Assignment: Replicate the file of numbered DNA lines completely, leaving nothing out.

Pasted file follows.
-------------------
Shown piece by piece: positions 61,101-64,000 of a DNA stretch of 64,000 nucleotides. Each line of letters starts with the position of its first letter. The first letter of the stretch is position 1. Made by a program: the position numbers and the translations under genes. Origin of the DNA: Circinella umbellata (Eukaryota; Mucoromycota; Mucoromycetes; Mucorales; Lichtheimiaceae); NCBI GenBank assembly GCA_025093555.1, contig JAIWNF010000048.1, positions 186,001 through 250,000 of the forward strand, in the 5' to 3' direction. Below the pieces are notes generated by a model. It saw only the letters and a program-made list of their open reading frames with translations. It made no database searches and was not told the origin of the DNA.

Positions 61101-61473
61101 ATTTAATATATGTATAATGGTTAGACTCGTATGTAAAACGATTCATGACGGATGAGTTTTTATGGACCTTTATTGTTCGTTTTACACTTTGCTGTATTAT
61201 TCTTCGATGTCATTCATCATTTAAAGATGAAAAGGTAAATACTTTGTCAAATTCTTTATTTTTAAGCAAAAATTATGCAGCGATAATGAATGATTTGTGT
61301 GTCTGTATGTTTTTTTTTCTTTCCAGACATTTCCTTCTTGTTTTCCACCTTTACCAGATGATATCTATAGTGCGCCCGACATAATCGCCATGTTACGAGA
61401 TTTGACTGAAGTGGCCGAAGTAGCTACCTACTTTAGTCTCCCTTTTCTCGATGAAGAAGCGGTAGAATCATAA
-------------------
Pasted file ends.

Shown piece by piece: positions 61,101-64,000 of a DNA stretch of 64,000 nucleotides. Each line of letters starts with the position of its first letter. The first letter of the stretch is position 1. Made by a program: the position numbers and the translations under genes. Origin of the DNA: Circinella umbellata (Eukaryota; Mucoromycota; Mucoromycetes; Mucorales; Lichtheimiaceae); NCBI GenBank assembly GCA_025093555.1, contig JAIWNF010000048.1, positions 186,001 through 250,000 of the forward strand, in the 5' to 3' direction. Below the pieces are notes generated by a model. It saw only the letters and a program-made list of their open reading frames with translations. It made no database searches and was not told the origin of the DNA.

Positions 61101-61473
61101 ATTTAATATATGTATAATGGTTAGACTCGTATGTAAAACGATTCATGACGGATGAGTTTTTATGGACCTTTATTGTTCGTTTTACACTTTGCTGTATTAT
61201 TCTTCGATGTCATTCATCATTTAAAGATGAAAAGGTAAATACTTTGTCAAATTCTTTATTTTTAAGCAAAAATTATGCAGCGATAATGAATGATTTGTGT
61301 GTCTGTATGTTTTTTTTTCTTTCCAGACATTTCCTTCTTGTTTTCCACCTTTACCAGATGATATCTATAGTGCGCCCGACATAATCGCCATGTTACGAGA
61401 TTTGACTGAAGTGGCCGAAGTAGCTACCTACTTTAGTCTCCCTTTTCTCGATGAAGAAGCGGTAGAATCATAA